UK Bird News July 2012

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First ever spoon-billed sandpiper chicks hatch in the UK

First ever spoon-billed sandpiper chicks hatch in the UK

Fourteen Critically Endangered spoon-billed sandpipers were hatched in captivity at WWT Slimbridge Wetland Centre in Gloucestershire this week, a first for the UK and only the second flock ever to have been born in captivity.

These latest chicks are part of an emergency conservation breeding mission to insure the species against imminent extinction in the wild. 4 further eggs are expected to hatch in the coming days and, if successful, will bring the total flock size at Slimbridge to 30. The size of the flock is critical to triggering breeding behaviour in the birds, which are mature enough to reproduce at two years old.

The birds were hatched from eggs taken from the tiny remaining wild population which breeds on the sub-Arctic tundra in the Russian Far East. They were flown by helicopter and plane on a week-long journey via Anadyr, Moscow and Heathrow before arriving at the Wildfowl & Wetlands Trust (WWT) at Slimbridge.

WWT Head of Conservation Breeding, Nigel Jarrett, travelled with the eggs and is overseeing care for the tiny chicks, which hatched the size of bumblebees. He said:

“The spoon-billed sandpiper is a beautiful and unique bird, but whatever it looked like we couldn’t stand by while it went extinct. We hatched the first of our conservation breeding flock on the tundra last year and brought them back when full grown. With all we learned then, it made sense to transport them as eggs this year and the huge privilege for the UK is to have these amazing little chicks hatch here for the first time.”

The dramatic decline in spoon-billed sandpiper numbers was first observed in 2000. Now fewer than 100 pairs are thought to remain. Russian and international field workers travel each year to the breeding grounds in Chukotka to monitor numbers and have been critical in raising the alarm.

Dr Christoph Zockler from ArcCona Consulting led the expedition this summer to Meinypil’gino, the main breeding site on behalf of Birds Russia. He said:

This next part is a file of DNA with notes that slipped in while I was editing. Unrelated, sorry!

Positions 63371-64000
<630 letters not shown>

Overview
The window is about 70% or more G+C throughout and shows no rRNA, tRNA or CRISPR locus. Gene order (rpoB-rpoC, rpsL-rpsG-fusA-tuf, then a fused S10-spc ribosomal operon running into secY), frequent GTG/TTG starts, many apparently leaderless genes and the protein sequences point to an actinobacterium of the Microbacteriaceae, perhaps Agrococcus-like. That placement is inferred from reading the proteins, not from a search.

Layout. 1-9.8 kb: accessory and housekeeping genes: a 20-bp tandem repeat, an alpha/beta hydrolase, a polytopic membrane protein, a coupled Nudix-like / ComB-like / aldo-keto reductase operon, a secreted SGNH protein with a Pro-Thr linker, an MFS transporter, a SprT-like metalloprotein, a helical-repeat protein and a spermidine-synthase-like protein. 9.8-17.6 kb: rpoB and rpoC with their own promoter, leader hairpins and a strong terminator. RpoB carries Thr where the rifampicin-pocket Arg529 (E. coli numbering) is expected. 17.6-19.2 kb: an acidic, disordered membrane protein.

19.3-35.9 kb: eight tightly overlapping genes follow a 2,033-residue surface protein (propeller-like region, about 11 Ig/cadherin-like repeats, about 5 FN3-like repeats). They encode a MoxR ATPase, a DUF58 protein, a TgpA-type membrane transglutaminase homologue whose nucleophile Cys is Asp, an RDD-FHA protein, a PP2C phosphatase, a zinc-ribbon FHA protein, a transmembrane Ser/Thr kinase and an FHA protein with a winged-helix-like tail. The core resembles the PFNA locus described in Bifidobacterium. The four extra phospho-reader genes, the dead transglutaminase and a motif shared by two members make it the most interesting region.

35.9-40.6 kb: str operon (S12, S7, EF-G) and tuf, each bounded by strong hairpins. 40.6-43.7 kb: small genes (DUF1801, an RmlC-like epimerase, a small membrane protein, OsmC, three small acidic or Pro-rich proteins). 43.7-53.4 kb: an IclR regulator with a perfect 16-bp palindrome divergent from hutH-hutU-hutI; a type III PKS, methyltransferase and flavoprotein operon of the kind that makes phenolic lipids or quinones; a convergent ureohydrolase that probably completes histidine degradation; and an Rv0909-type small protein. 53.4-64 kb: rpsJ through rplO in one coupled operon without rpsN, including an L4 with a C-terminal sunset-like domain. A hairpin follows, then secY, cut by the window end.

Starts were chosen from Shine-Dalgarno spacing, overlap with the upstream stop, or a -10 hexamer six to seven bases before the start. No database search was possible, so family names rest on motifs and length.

“The number of pairs returning to Meinypil’gino dropped again this year, to fewer than ten pairs. It is very worrying and reflects the wide-ranging conservation problems along the birds’ flyway. We did have some good news though. With more volunteer fieldworkers this year, we were able to search more remote areas away from the village for the first time and we found five further pairs.”

Although the long term decline of the spoon-billed sandpiper is thought to have been driven by inter-tidal habitat loss in East Asia, the roots of the current problem have been identified some 8,000km away in coastal Myanmar and Bangladesh, where the birds spend the majority of the year outside the breeding season. Bird trapping by some villagers is suspected to have driven the steep decline in numbers. Local and international conservationists have had some success in stopping this practice by helping villagers find and fund alternative livelihoods. Once these threats have been tackled, birds from the conservation breeding programme will be returned to the wild to increase the remaining wild population.

Dr Evgeny Syroechkovskiy is Chief Executive of Birds Russia. His studies of spoon-billed sandpipers in Chukotka have been central to the international call for action. He said:

“To see these amazing birds almost disappear has been terrible. But we raised the alarm and people from around the world have responded. I hope that having these chicks – a little bit of Russia – in the UK encourages even more support for the spoon-billed sandpiper.”

Dr Tim Stowe is Director of International Operations at the RSPB, the UK partner in the 117 nation-strong BirdLife International global partnership. He said: